My Blog

Stepping up communication with youths

30 June 2019

The incidents that took place in the past few weeks have led to controversies, disputes and anxieties in society. Learning from what happened, the Government of the Hong Kong Special Administrative Region (HKSAR) will take a humble and open-minded attitude and listen to the views of people from all walks of life and accept criticism with patience and sincerity. We need to feel the pulse of our society by making critical assessment of the situation and adopting a firm yet humane approach to bring our policies more in line with public opinions and live up to the needs and aspirations of the community. We will endeavour to promote the overall interests and well-being of the Hong Kong community.

Restoring social order and harmony, stabilising the business environment and bringing Hong Kong back to the right track as early as possible are the Government’s top priorities. Hong Kong is our home. Let’s put aside our conflicts and differences for the common good and try to achieve mutual understanding which allows the city to forge ahead in a pragmatic manner.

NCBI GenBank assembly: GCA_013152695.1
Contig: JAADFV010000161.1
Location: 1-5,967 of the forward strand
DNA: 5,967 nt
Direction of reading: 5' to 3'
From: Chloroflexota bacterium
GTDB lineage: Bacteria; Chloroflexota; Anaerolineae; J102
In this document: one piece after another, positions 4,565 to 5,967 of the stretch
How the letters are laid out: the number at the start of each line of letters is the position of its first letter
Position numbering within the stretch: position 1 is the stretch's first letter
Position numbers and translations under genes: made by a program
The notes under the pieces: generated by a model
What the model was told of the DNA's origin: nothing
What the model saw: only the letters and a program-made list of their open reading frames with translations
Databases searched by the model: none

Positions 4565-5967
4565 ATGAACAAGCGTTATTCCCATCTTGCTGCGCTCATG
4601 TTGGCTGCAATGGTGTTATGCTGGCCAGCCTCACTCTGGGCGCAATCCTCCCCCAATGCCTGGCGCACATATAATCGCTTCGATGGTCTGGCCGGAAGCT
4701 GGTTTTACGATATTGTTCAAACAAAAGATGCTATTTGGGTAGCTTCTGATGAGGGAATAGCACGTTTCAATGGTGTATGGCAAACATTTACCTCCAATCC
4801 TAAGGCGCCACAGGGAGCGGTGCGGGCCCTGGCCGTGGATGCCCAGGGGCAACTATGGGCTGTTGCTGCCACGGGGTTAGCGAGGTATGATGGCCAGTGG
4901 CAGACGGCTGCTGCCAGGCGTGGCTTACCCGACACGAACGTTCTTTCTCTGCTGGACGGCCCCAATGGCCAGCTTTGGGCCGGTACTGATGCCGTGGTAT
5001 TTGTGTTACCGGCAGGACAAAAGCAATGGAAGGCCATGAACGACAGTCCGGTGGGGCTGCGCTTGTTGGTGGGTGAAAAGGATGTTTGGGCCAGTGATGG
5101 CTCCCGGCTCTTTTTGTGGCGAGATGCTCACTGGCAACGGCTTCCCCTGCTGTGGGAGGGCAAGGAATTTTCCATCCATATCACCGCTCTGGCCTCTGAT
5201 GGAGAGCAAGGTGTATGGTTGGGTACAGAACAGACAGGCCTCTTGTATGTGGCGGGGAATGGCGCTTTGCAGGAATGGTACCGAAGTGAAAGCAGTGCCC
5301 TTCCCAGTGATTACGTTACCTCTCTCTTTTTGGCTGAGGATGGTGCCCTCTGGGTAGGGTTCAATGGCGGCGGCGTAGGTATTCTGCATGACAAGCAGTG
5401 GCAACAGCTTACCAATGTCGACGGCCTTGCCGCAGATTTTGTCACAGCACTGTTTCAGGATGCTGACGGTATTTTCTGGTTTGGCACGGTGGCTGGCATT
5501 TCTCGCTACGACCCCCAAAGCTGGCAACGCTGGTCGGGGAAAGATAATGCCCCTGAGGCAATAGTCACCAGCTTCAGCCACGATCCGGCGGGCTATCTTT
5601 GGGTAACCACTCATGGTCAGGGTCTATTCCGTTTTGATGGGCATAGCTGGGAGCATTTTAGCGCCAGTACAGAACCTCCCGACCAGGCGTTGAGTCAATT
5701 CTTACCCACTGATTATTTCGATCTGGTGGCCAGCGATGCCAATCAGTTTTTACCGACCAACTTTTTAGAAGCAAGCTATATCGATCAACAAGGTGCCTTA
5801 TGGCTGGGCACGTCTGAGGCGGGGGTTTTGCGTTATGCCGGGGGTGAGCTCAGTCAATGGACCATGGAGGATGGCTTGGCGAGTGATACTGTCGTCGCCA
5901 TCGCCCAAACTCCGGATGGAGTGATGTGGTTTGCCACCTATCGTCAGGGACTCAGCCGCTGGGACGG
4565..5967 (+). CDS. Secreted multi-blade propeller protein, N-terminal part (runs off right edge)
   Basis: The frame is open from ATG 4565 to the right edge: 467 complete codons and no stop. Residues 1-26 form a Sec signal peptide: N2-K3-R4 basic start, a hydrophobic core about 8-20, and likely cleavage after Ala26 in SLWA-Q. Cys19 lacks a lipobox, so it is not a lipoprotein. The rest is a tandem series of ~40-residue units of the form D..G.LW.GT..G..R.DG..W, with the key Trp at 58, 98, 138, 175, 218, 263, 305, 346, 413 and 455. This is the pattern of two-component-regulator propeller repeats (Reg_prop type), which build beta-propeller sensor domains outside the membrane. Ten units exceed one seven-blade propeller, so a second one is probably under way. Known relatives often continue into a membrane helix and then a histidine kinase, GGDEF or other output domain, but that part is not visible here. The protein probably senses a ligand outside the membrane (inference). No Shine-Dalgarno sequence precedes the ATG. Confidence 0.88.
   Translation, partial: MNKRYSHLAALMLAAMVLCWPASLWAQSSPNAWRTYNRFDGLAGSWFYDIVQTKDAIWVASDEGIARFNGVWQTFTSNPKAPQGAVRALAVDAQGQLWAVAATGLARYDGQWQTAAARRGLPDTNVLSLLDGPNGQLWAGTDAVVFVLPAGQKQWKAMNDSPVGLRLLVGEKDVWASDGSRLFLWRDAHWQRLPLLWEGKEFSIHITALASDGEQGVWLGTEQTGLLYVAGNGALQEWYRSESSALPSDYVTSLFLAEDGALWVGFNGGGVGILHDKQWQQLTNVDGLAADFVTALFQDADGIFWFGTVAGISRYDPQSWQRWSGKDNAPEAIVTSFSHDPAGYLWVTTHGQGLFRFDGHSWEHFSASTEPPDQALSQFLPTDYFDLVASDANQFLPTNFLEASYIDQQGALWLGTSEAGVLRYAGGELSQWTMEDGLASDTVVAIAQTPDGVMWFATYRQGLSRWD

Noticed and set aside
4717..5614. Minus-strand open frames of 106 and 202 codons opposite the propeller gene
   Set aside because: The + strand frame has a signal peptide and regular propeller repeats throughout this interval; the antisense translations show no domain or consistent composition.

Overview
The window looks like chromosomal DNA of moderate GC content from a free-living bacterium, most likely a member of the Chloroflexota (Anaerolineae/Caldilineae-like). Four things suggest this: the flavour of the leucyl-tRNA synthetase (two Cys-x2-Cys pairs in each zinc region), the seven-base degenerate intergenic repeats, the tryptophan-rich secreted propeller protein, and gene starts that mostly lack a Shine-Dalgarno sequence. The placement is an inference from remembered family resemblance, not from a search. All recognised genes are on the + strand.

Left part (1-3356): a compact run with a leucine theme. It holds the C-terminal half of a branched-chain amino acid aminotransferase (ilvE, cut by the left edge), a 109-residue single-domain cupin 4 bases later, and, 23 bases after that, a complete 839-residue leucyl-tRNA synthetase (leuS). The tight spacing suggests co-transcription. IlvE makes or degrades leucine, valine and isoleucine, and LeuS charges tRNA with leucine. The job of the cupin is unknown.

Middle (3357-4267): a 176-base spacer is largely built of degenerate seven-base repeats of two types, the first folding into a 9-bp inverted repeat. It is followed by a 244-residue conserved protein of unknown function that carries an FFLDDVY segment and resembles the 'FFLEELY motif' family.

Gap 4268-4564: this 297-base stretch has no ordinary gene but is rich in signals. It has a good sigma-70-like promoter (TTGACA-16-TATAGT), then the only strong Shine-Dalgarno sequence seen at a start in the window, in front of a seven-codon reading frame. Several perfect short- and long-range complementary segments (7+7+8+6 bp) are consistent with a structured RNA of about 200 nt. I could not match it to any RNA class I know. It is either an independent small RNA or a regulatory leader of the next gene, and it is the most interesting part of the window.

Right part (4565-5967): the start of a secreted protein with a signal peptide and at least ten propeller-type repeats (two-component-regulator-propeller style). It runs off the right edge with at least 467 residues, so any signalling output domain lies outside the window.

In the next three years, the HKSAR Government will focus on improving people’s livelihood, boosting economy and stepping up all-round communication with various sectors of the community, young people in particular. The Government will listen attentively to young people’s voices through different channels in order to understand their ideas and needs, and take into account their opinions and recommendations.

Last week, I met with more than 20 members of the Youth Development Commission and listened carefully to their views on recent incidents and the Government’s work. We will continue to reach out to different youth groups to have a firmer grasp of their pulse in a bid to create greater room for their development and promote their upward mobility.